Vitamin D Insufficiency

Vitamin D Insufficiency

To absolutely no one’s surprise, I’m running on insufficient amounts of vitamin D again. I happened to ask my oncologist if he could order the blood test last time I was in. It was on my list of things to do for my primary doctor, but I’ve been kind of busy being sick.

I guess you know it’s bad because I don’t feel well enough to go to doctor appointments.

Anyway, I have reinstalled the DMinder app on my phone to help me manage my supplements and sunshine. I was doing so well a few years ago. In the summer of 2021, I was up in the 70s, but I have fallen below 30 again. It sucks because I am photosensitive. (I thought this was because of medications, but now maybe something autoimmune is complicating things too.)

My articulating arm that holds my phone while I type broke this week. I got a new one, but it’s too hard to move or I’m too weak or both, so I might update less frequently. I’ve been contorting to make this one work for me, but I think it’s part of the reason my neck and shoulders hurt so much. I’ll get the non-matchy kind again, but it’ll have to wait until next month’s SSDI.

All of that to explain why this blog might be quieter than usual.

While I’m here, might as well post some birds!

The meadowlark might not be for real. I didn’t see it, and those damn starlings and their mimicry. Dan is not really into the photography thing right now, and he’s the only one in this house that can walk without a rollator, so he’s got his hands (and feet) full right now.

To end on a happier note, that Eastern Wood Pewee is one of the cutest things I have ever seen.

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Eurasian Tree Sparrows in St. Louis

Eurasian Tree Sparrows in St. Louis

(placeholder photo from Pixabay until Dan gets me one)

Pardon me for another post about birds so soon, but there are Eurasian Tree Sparrows in St. Louis. I repeat: there are Eurasian Tree Sparrows in St. Louis.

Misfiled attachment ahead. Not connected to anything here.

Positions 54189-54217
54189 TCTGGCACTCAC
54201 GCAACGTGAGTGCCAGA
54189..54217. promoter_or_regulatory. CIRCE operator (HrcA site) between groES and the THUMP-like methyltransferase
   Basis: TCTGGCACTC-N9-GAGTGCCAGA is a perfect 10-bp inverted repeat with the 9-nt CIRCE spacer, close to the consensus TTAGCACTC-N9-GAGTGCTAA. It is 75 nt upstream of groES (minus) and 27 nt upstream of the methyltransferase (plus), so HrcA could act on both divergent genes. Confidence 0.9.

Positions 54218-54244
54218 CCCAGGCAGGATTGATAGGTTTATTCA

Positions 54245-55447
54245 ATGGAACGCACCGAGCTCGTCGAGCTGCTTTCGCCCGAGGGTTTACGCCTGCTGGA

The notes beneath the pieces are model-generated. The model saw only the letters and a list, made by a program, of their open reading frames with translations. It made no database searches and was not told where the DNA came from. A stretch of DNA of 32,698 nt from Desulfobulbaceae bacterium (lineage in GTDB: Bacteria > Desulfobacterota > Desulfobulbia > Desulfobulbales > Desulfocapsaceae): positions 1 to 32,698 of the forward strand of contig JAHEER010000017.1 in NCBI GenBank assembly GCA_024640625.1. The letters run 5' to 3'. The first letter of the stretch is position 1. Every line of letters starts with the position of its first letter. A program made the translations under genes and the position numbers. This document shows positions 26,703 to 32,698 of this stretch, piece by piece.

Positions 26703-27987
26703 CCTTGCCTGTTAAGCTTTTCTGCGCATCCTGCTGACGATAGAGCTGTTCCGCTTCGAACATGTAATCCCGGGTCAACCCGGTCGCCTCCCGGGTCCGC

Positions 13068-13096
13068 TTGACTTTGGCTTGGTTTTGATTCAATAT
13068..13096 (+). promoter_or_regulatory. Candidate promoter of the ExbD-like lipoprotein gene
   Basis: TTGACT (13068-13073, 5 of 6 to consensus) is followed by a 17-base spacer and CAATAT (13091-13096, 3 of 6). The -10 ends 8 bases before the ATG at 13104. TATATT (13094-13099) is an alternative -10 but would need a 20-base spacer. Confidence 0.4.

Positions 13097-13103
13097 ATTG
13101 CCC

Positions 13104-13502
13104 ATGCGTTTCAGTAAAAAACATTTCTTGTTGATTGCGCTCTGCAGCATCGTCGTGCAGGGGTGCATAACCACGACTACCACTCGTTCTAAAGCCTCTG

Merlin identified this non-native species on Day 1. I didn’t initially confirm it. I figured Merlin was probably confused or high and skipped it, not recognizing the species packs I’d installed in the app were actually for North America and the Midwest and so something else had to be going on.

Ignorantly, I did a quick—not thorough—Google search, because: confirmation bias. The map on Wikipedia showed a distribution of about what you’d expect for a species with Eurasian in its common name. I was like, “Yeah, no. That’s not my birb.”

These are my birbs. The ones that woke me up pre-dawn.

The Ruby-crowned kinglet is migrating.

Anyway the little Eurasian Tree Sparrow popped up in another recording the next day, and it made me more curious. Long story short: I got my first rare bird. In. My. Back. Yard.

Hello dopamine.

It turns out in the 1800s homesick Germans brought Eurasian Tree Sparrows to North America, and today they live only in St. Louis, across the river in Illinois, and parts of Southeastern Iowa.

From a wonderfully written piece on the matter (read it!—it includes a fascinating piece of St. Louis’s German-American history and it’s got swears):

On April 25, 1870, roughly 20 Eurasian Tree Sparrows were ceremoniously released in Lafayette Park.

Danke sehr, meine dudes.

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I have so many things in common with the writer, too. Like Collin, I enjoyed birding during the pandemic. Got a backyard feeder. Set up a tripod. Saw a grosbeak for the first time. Started tripping on endorphins.

But ongoing cancer stuff and the move to the St. Louis Metro East (basically suburban St. Louis but Illinois) sidelined this hobby. For a while. 

As you know, I picked it up again this weekend. And on social media where I was like, Eurasian Tree Sparrow my ass, someone sent me the links to Collin’s article in Riverfront Times and an online fact sheet from the Missouri Department of Conservation, which revealed the bird is a thing here and also sometimes called the German Sparrow.

Another local follow on Bluesky mentioned he recently bought a Birdbuddy feeder. And, you guys, my Wishlist has been updated.

I talked to Dan—my husband, caregiver, and personal photographer—about driving me around for birding adventures. 

“I could do the audio and IDing with Merlin from the car! You could get out your fancypants DSLR again!”

He is amenable. Watch this space.

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See who else visits my backyard.

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